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Educause: What Was Your Word?

October 24, 2011 - 0 Comments

I love Educause because there’s always buzz.  This year, it seemed to hit a high-pitched fervor.  The show comes alive and takes on a character of its own as technology leaders from across the country and globe share the challenges and issues that each of them is facing.  It takes on even more character in a city like Philadelphia where the sights and sounds of the Reading Terminal Market swirl around bustling show-goers who are trying to get in a quick Ruben sandwich in between sessions.  And, I was thrilled to know that the author of DIY-U, Anna Kamentz, would be there, imparting her unique perspective about students who will necessarily be designing their own unique ways to get a higher education.

One IT afficiando said to me, “It seems like each year, there’s a word that defines the show, and I think this year, it’s ‘cloud.’”  Someone else commented, “No, it’s the whole ‘open’ thing.” Another said, “Well, I think it’s really all about ‘remediation’ and ‘standards’ because our funding is going to hinge on this.”  It seems like everyone wants to find that one thing that will really impact them and their institutions, trying to get ahead of the wave so they don’t get engulfed by it.  Others said, “shared services, video, blended learning.”  I was most impressed by those colleges and universities that seem to be doing it all, driven by a unified vision around what’s really achievable.

West Texas A&M is a perfect example.  James Webb and Dr. De’Arno De’Armond showed what’s possible when a technology leader and faculty member join forces.  Working together, and in partnership with Cisco, Webb has designed a framework of pervasive video throughout the campus that touches everything from their web presence and learning management systems to smart classrooms and video conferencing.  Webb believes that video has helped increase engagement with faculty members and students alike.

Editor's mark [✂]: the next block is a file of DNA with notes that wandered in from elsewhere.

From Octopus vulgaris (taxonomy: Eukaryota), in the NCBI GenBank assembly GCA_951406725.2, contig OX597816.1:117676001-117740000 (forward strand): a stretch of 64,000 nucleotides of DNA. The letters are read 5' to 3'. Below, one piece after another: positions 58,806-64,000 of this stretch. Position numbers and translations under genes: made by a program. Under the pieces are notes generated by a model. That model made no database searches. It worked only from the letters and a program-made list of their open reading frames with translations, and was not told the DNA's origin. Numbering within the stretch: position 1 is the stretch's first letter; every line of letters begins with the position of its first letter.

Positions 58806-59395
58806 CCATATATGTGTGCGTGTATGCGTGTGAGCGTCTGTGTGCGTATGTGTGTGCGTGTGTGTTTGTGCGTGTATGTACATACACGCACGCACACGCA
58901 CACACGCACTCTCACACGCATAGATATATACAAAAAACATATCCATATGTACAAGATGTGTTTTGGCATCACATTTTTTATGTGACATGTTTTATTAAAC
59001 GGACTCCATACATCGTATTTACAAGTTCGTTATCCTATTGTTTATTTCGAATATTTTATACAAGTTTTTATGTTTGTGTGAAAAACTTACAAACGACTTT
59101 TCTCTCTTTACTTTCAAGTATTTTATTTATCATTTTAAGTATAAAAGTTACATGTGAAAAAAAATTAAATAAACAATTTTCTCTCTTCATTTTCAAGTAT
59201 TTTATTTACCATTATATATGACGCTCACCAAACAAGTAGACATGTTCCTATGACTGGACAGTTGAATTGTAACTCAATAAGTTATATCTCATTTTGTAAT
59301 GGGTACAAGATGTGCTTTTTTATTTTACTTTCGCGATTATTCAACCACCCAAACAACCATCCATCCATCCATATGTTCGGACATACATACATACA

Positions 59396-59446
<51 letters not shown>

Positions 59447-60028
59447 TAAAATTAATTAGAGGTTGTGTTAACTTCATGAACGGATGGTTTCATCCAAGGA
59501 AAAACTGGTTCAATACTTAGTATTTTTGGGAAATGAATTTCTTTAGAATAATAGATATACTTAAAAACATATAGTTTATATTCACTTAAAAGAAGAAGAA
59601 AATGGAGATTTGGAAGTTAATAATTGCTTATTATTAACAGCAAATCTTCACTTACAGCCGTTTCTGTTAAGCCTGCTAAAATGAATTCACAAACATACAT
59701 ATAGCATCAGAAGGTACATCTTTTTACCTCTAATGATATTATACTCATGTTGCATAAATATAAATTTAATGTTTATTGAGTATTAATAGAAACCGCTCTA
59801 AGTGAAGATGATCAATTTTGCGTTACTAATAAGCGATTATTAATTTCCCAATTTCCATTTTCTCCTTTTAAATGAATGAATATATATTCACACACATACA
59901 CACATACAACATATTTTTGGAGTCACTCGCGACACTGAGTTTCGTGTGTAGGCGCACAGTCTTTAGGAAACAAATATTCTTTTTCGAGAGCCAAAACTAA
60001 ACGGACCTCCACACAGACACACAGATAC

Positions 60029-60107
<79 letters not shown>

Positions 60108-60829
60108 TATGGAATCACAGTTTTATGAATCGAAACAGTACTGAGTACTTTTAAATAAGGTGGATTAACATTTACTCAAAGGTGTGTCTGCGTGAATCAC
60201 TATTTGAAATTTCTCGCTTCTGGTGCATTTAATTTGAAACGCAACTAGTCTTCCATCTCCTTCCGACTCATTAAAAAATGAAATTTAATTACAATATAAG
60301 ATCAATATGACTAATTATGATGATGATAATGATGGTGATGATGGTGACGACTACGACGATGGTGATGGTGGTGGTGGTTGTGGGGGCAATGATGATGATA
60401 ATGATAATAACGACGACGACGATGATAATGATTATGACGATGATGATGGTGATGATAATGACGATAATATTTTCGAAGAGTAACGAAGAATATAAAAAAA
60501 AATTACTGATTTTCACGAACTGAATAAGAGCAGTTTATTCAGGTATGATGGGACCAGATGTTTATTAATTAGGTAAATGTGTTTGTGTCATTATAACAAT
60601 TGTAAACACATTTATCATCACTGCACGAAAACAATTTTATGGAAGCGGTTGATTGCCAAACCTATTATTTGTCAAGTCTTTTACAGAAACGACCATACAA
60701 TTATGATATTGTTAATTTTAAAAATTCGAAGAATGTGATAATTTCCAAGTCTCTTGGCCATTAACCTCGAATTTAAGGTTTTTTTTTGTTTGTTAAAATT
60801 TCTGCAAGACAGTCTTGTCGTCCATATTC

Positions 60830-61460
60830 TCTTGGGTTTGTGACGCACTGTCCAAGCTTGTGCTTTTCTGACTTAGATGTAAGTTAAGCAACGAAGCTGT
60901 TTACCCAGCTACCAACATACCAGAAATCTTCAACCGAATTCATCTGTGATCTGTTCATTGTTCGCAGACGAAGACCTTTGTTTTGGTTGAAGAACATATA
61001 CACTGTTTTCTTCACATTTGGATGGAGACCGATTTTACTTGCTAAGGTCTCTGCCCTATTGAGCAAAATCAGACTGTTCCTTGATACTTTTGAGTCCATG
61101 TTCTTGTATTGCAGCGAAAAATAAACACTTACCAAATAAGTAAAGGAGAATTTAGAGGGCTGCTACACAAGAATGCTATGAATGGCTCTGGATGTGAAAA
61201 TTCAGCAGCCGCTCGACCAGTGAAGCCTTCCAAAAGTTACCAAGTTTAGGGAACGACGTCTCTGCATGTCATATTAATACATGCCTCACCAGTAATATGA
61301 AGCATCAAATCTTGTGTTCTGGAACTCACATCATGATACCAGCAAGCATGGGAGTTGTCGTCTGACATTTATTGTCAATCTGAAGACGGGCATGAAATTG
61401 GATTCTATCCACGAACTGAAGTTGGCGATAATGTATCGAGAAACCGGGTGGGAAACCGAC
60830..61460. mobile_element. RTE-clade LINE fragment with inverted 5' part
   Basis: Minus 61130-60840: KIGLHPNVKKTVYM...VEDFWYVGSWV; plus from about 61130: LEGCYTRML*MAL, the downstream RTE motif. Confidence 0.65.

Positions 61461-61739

Shah Ardalan, the CIO of Lone Star College, is using technology to deliver learning to 85,000 students per semester.  Cisco Lecture Vision is the engine being used to propagate video assets, in a simple and compelling way.

Deputy CIO Nancy Crouch from Wake Forest University is working with Cisco to change the way faculty, staff, and students interact with one another.  They’ll be the first university in the world to unite all members of their extended campus community with a site-wide license for Cisco WebEx Meeting Center.  Wake Forest Professor, Steve Nickles, said, “WebEx is so easy to use and so reliable that the possibilities for how students and faculty might implement the technology are endless.”

Running across Arch Street, balancing a Philly Cheese steak in one hand and hanging onto my laptop bag in the other, I saw the Educause sign and thought about Kamentz’s presentation, “Edupunks and the Transformation of Education.”  Reflecting on her perspective and the show, in general, I was hopeful, knowing that these leaders get it, and they just need help from the collective, executive management, private companies, and the public, to get where they know they need to go.

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